A a radio staple the world over, Don McLean’s American Pie captured listeners’ ears with a melodic journey that tells a story of America and, presumably, a loss of innocence that rocked the country at the time. of its release in 1971. But what the singer-songwriter was actually trying to convey has been the subject of debate for half a century, with generations of fans and critics dissecting every nuance of its running time. nine minutes. It’s a discussion that has extended into the current era, with the song and McLean himself, the subject of the new documentary aptly dubbed The Day the Music Died: American Pie.
American Pie isn’t the only song in the vast history of popular music that has been chosen word for word as if it were a biblical text. Examined for double, even triple meanings, these are the smash hits full of metaphors, allusions and allegories that rocked the charts and, as a result, became entrenched in culture.
Taylor Swift – Too Good
It’s the most recent example of a song with more layers than an onion, with fans happily separating each track. Taylor Swift’s 10-minute version of All Too Well, an epic soliloquy about a relationship going south that later culminated in a short film, sparked a flurry of discussion with Swift’s legion of fans trying to decode the track line by line. Was the song actually about the star’s real-life relationship with actor Jake Gyllenhaal? Which lines are fiction and which are fact? And what happened with his famous red scarf? After all, Swift has built her career on dropping hints, clues and riddles both in the form of lyrics and promotion to her rabid Swifties. As a result of the hype, last fall the track became the longest-running No. 1 hit in Billboard history.
Don McLean – American Pie
“I wanted to write a song about America, but I didn’t want to write a song about America like no one had ever written before,” says Don McLean in the aforementioned documentary, directed by Mark Moormann. This is exactly what MacLean did, although he did not seek to paint a rosy patriotic picture in the vein of George M Cohan. According to the song’s producer Ed Freeman: “To me, American Pie is the praise of a dream that didn’t happen. We have witnessed the death of the American dream.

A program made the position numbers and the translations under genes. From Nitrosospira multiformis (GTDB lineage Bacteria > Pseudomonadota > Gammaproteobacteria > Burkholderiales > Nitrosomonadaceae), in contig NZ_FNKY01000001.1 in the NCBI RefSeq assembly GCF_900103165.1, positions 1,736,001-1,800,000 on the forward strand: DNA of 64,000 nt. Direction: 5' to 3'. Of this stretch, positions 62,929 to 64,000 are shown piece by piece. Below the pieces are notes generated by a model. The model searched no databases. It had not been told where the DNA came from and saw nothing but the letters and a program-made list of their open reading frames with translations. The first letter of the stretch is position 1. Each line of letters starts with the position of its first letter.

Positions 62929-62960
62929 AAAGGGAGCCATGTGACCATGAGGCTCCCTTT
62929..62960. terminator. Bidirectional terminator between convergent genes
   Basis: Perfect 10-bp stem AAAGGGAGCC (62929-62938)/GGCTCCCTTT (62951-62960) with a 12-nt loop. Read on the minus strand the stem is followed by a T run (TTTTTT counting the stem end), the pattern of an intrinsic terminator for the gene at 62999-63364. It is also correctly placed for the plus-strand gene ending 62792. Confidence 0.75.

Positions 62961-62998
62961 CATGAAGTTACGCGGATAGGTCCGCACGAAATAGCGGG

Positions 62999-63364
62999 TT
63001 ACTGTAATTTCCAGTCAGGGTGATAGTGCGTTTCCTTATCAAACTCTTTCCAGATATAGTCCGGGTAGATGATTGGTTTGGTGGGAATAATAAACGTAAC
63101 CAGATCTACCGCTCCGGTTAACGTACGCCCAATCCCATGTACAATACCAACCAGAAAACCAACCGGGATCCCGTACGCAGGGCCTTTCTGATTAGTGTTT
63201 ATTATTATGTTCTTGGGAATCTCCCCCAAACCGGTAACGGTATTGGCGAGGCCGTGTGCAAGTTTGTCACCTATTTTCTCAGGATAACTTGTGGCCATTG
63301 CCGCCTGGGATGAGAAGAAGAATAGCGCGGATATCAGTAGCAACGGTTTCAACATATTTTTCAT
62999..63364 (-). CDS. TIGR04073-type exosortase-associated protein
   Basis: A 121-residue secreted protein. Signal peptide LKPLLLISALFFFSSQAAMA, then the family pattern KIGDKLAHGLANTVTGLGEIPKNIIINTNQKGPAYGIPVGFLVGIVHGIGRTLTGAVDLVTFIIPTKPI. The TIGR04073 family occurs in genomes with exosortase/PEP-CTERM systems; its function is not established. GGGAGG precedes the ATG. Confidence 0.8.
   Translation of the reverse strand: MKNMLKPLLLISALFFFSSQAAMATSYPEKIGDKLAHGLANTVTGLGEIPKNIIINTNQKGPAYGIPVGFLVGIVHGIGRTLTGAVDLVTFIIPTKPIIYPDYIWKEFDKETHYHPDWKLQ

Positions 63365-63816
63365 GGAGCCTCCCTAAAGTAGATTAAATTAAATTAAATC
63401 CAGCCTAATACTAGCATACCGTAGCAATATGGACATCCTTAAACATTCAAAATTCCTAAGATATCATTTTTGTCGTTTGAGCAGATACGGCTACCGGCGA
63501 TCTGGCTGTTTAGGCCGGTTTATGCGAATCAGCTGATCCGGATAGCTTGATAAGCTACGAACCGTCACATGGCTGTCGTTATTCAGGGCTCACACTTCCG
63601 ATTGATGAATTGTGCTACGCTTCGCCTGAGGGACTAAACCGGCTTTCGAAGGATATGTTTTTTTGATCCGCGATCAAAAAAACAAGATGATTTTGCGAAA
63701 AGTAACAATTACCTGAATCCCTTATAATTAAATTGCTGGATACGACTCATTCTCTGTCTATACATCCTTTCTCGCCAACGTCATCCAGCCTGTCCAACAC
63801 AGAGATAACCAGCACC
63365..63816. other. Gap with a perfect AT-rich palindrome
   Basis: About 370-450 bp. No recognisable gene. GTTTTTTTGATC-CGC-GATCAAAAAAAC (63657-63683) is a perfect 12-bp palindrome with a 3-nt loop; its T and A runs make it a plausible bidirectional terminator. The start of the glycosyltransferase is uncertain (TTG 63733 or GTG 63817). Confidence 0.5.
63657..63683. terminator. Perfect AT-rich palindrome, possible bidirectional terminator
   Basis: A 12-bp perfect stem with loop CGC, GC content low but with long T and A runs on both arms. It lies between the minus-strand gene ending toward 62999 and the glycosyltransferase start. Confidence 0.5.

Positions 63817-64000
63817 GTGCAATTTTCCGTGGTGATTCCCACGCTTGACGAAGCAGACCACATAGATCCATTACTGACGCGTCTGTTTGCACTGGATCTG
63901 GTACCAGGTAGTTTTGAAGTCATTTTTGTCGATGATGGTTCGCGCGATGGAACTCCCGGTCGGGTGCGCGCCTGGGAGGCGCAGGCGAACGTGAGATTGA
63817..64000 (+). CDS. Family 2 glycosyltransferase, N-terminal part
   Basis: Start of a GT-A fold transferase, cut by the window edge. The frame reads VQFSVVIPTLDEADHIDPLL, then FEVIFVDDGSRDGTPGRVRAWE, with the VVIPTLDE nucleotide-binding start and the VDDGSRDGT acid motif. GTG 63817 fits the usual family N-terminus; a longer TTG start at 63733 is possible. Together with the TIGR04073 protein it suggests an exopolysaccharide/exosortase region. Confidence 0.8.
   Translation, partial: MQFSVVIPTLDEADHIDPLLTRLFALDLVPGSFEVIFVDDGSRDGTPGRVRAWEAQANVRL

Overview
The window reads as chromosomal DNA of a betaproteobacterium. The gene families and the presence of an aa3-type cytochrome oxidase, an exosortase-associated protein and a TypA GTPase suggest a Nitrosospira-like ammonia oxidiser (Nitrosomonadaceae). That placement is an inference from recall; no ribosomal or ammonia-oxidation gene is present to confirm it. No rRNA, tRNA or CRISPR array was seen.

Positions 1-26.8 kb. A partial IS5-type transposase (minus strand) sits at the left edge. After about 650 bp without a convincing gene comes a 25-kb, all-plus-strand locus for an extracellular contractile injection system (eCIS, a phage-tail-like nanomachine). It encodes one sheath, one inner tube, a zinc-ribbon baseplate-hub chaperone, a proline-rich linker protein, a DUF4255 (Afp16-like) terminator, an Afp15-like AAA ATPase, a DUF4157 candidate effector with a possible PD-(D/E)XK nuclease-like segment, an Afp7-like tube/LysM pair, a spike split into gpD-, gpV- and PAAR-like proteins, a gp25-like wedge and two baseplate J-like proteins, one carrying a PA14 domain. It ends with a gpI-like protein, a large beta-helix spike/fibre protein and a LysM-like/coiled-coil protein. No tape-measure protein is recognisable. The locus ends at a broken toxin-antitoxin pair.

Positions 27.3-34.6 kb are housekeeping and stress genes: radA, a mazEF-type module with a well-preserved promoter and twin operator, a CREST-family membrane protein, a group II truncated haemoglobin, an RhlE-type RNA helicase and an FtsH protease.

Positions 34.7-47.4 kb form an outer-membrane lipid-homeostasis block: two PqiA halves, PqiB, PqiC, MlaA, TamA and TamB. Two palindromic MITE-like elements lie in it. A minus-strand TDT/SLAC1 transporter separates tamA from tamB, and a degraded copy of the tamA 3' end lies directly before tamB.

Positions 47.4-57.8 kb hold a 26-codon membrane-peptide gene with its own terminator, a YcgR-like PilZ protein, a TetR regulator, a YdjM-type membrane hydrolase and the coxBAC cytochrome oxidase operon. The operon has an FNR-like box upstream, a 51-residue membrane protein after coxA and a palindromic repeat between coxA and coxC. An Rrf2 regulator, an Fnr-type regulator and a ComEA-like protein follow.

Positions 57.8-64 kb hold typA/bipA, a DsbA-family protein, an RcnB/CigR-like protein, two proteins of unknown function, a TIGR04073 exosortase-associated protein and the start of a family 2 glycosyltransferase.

While its lyrics center on the tragic February 1959 plane crash that claimed the lives of early rock stars Buddy Holly, the Big Bopper and Richie Valens, listeners debated who and what else the song was about. has been around since the 70s. For starters: no, Janis Joplin wasn’t “the girl who sang the blues” and Elvis wasn’t the “king” that MacLean was talking about. According to Spencer Proffer, producer of the documentary: “Every time you listen, you think of something else.”
Leonard Cohen – Hallelujah
Ironically, the subject of another new documentary in the form of Hallelujah: Leonard Cohen, A Journey, A Song, what has become Leonard Cohen’s trademark track has captivated listeners with a seemingly sacred quality that gives the song a deep resonance. It’s perhaps unsurprising, then, that Cohen first studied poetry and literature before his towering music career, with the song’s lyrics reading like a rich romance, complete with references to biblical characters ( David and the Lord) and modern allusions (including tying himself to a kitchen chair).
This is another highly controversial musical Rorschach test. Christians who adopted the song as their own might be surprised to learn that Cohen was actually deeply passionate about his Jewish faith. “The word Hallelujah appears across religions and faiths,” explained author Alan Light, who wrote a book about the song. “People get out of it what they need and want it to be. I think that’s why it’s played everywhere, from weddings to funerals and births.
Beyoncé – Lemonade
As the world patiently awaits the release of Beyonce’s seventh studio album Renaissance this Friday, one can’t help but recall the conversation and speculation surrounding her fifth. Part faith-based therapy session, part rumination on modern culture, politics and racism, the artistry of 2016’s Lemonade shook the world who combed through each of its 12 acclaimed songs, lyric by lyric.
Conceived as both an audio and a visual album, listeners and critics have unpacked everything: personal allusions (like the mysterious identity of “Becky with the beautiful hair” in Sorry, the woman who would have been the mistress of Jay Z), to its political and social character (the anthem blowing the minds of countless political pundits and the song thus becoming an instant protest anthem). No wonder Lemonade’s entire layers are still considered the singer’s best.
John Lennon – Imagine
One of the most acclaimed and most performed songs in music history is also the most misunderstood. The most successful single of John Lennon’s solo career, Imagine is played during times of tragedy and triumph and has been discussed and dissected as a patriotic ode and a spiritual testament since its release in 1971. Even President Jimmy Carter is once went so far as to note, “You hear John Lennon’s song Imagine used almost on par with the national anthems.
Carter himself might be surprised to learn that Lennon once described the track in no uncertain terms as being downright communist: “‘Imagine there was no more religion, no more country, no more politics’ , it’s practically the Communist Manifesto, even though I’m not particularly Communist and don’t belong to any movement,” he once said. to take potential meanings under the microscope, or worse, to insert their own. According to Lennon: “The world church called me once and said, ‘Can we use the lyrics of Imagine and just change to “Imagine a religion”?” This showed me that they had understood nothing at all. It would defeat the whole purpose of the song, the whole idea.